Objective Approaches to Test Prioritization

by | Dec 13, 2017

Got more ideas than you have people to test them on and resources to support?

You’re not alone. The most common issue we see today is around making the most out of limited resources and ensur­ing that the most impor­tant ideas are being prior­i­tized.

There are so many method­olo­gies out there for prior­i­tiz­ing. There’s the PIE method. Poten­tial – is the page/tool/experience already opti­mized or is there lots of room for improve­ment? Impor­tance – is the targeted audi­ence large / impor­tant to the busi­ness? Ease – how easy will it be to develop (and get approval) for this test? Then there’s the ICE method. Impact – what happens if the idea wins? Confi­dence – how likely is it that this idea will win? Ease – how easy would this be to imple­ment?

Both of these methods suffer from the same problem – subjec­tiv­ity. How do you objec­tively value impact, poten­tial, even ease could be up for debate in some cases. And here’s the kicker – if you can say with great confi­dence that idea B is better than exist­ing A and will provide lift C – why are you testing it in the first place? Just go do it!

Many have come across these prob­lems and devel­oped compli­cated scoring method­olo­gies to address. However, most of those scoring method­olo­gies use the same types of subjec­tive measures – just more of them and combined with some objec­tive metrics. So the end result is a number and the ability to sort ideas – but rarely any under­stand­ing (or buy-in) from our busi­ness part­ners regard­ing how the score works.

I’d like to offer up a differ­ent way of prior­i­tiz­ing. What happens when we combine objec­tive type ques­tions with the scoring model? Here’s an example:

Supporting Data

  • None/Weak
  • Supported by analy­sis
  • Iter­a­tion


  • Inter­ac­tion or micro conver­sion
  • Conver­sion (order, lead, etc)
  • Quality of conver­sion (RPV, qual­i­fied lead, etc)

Target Audience

  • Less than 25% of customer traffic would be impacted
  • 26–50% of customer traffic would be impacted
  • More than 50% of customer traffic would be impacted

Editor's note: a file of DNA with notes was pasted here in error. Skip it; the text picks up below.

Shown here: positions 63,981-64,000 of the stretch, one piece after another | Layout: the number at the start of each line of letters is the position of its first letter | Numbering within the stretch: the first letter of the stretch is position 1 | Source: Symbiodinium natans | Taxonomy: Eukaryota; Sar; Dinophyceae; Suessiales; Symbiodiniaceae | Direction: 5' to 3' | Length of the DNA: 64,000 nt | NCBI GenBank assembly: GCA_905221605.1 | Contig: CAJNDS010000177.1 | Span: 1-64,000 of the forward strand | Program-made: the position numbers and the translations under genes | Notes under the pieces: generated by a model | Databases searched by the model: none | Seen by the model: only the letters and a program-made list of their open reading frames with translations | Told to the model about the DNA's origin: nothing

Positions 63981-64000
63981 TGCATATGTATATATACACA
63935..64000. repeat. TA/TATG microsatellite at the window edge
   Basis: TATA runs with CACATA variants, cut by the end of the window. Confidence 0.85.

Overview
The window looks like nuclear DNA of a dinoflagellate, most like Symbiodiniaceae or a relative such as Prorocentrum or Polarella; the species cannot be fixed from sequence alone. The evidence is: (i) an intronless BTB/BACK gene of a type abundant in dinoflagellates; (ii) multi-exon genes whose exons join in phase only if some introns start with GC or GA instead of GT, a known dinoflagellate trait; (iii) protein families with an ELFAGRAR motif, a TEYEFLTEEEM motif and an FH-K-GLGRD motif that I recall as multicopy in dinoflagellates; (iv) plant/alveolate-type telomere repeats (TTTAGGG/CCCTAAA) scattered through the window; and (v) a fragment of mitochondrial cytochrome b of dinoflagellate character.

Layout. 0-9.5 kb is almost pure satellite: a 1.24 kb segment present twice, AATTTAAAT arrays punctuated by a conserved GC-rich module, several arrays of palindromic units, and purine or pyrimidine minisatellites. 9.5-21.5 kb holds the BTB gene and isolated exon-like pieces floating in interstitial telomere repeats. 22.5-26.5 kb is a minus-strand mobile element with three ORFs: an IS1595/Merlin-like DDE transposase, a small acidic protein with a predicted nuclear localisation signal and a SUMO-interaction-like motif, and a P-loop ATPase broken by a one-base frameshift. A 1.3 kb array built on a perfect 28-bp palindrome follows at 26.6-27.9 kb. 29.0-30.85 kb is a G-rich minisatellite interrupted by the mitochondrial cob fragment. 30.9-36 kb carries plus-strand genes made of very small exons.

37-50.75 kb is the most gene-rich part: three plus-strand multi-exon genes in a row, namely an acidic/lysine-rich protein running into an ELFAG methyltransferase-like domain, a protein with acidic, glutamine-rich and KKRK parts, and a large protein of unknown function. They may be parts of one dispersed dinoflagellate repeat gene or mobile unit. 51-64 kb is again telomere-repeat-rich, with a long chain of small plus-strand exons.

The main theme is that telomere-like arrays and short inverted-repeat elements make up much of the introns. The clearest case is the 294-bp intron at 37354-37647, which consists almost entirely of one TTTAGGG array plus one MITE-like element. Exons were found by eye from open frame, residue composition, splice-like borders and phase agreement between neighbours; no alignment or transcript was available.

• Targeted to key customer segment(s)


Score should be provided by dev, design, legal based on their under­stand­ing of required effort. Effort should be buck­eted by hours. (0 = 0–2 hours, 1 = >2–8 hours, etc with the buckets to be deter­mined by each group. There should be an effort “score” for each.


This is a fun one to make objec­tive – instead of subjec­tive “high, med, low” type assess­ment – focus on like­li­hood to be seen. For example, if you have page scroll metrics, give a differ­ent score for elements on your page that are seen by at least 75% vs those that are likely to be seen by fewer than 25%. If you have histor­i­cal learn­ing library data to aggre­gate and measure average impact of various types of tests (adding/removing elements, chang­ing templates, forms, check­out funnel, redi­rects, etc) – then you can score the test by histor­i­cal impact of similar tests! (hmm…seems like another blog idea!)


Most impor­tant to any prior­i­ti­za­tion scoring is that it be flex­i­ble and customized to your specific data and needs. There is no one-size-fits all approach that works here. As with any opti­miza­tion effort, start with your busi­ness and the specific needs and goals of your orga­ni­za­tion. Take into consid­er­a­tion the data you have avail­able today, the bottle­necks inher­ent in your exist­ing process, and your avail­able traffic. Then – get prior­i­tiz­ing! And don’t settle with your first scoring model. Keep revis­ing it and test your new model against your old models – see how it changes what tests get prior­i­tized. That’s the great thing about opti­miza­tion programs – you can apply your opti­miza­tion efforts to more than just the website!

If you get stuck or just don’t have the time or energy (or inter­nal support) to create a custom prior­i­ti­za­tion scoring model your­self – give us a call. We’re happy to help!